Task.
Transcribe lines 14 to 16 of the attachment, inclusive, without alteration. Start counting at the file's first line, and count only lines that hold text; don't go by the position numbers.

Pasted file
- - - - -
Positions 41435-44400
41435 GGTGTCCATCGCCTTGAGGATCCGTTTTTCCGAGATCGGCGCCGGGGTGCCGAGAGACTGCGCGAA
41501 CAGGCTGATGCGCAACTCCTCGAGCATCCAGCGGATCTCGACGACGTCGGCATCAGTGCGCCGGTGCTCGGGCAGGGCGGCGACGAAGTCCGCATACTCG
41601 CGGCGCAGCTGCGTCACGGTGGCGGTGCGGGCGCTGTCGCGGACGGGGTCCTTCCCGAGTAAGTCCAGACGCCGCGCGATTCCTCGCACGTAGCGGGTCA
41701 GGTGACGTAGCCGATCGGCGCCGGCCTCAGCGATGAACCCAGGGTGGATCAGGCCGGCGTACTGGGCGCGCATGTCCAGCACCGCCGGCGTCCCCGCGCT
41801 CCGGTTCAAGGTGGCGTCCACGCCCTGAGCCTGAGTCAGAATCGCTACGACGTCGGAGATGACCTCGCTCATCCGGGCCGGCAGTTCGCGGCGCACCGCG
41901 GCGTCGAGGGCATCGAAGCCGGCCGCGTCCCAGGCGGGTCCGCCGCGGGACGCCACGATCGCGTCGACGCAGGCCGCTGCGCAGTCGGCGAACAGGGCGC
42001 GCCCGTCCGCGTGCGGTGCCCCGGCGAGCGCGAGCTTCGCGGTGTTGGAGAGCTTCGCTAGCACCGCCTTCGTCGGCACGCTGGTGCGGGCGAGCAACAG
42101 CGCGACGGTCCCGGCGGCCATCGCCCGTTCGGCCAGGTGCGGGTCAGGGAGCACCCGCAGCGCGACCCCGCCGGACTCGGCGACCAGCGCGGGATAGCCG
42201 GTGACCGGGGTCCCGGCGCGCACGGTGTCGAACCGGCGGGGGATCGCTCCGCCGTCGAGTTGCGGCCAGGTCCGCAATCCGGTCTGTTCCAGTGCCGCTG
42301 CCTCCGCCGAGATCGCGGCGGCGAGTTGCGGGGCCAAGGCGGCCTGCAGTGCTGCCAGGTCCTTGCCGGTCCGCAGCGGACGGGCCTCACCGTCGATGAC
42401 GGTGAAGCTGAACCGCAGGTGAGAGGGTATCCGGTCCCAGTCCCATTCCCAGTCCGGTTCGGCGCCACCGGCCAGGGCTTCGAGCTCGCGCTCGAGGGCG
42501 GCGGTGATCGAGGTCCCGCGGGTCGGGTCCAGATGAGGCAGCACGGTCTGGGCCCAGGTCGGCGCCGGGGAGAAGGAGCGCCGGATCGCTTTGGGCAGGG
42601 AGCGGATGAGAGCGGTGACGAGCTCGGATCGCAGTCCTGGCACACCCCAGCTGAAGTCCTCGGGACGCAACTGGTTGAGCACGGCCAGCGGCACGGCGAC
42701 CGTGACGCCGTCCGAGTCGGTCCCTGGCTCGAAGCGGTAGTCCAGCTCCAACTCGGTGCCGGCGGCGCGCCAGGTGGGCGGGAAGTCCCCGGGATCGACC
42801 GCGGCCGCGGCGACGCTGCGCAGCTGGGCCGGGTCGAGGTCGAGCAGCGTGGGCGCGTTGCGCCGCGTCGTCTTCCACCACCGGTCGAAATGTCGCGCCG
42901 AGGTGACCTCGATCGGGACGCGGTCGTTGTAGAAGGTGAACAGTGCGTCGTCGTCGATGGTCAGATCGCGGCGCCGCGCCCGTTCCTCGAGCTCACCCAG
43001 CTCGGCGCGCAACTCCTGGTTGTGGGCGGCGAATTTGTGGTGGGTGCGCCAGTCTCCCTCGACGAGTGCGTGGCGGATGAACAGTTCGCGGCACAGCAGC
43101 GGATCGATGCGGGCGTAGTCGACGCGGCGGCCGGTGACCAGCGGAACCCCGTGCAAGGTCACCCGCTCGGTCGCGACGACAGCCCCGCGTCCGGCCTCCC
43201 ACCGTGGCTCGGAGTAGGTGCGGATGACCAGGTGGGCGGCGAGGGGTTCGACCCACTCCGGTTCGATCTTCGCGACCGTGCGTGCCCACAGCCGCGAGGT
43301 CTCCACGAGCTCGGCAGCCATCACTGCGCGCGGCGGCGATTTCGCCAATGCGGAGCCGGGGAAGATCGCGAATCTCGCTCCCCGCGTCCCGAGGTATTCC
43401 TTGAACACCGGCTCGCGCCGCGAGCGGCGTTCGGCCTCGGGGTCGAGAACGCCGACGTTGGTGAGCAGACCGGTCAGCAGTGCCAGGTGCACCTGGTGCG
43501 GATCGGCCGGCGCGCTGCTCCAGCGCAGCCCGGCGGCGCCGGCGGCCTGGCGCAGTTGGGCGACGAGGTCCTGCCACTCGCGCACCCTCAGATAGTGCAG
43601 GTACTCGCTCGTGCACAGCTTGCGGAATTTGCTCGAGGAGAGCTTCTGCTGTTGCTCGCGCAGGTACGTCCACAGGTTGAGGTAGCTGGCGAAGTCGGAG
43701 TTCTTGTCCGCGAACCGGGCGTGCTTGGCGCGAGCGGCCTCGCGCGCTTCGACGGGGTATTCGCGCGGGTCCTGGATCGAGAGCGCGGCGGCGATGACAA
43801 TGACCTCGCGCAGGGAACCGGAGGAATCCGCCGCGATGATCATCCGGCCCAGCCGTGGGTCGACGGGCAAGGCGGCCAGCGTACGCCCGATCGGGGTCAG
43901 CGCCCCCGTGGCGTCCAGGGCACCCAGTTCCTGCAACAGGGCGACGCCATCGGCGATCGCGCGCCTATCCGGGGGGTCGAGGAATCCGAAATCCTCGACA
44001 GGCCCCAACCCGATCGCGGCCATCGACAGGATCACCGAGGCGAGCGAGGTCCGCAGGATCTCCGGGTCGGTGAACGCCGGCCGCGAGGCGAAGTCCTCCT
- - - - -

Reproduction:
42601 AGCGGATGAGAGCGGTGACGAGCTCGGATCGCAGTCCTGGCACACCCCAGCTGAAGTCCTCGGGACGCAACTGGTTGAGCACGGCCAGCGGCACGGCGAC
42701 CGTGACGCCGTCCGAGTCGGTCCCTGGCTCGAAGCGGTAGTCCAGCTCCAACTCGGTGCCGGCGGCGCGCCAGGTGGGCGGGAAGTCCCCGGGATCGACC
42801 GCGGCCGCGGCGACGCTGCGCAGCTGGGCCGGGTCGAGGTCGAGCAGCGTGGGCGCGTTGCGCCGCGTCGTCTTCCACCACCGGTCGAAATGTCGCGCCG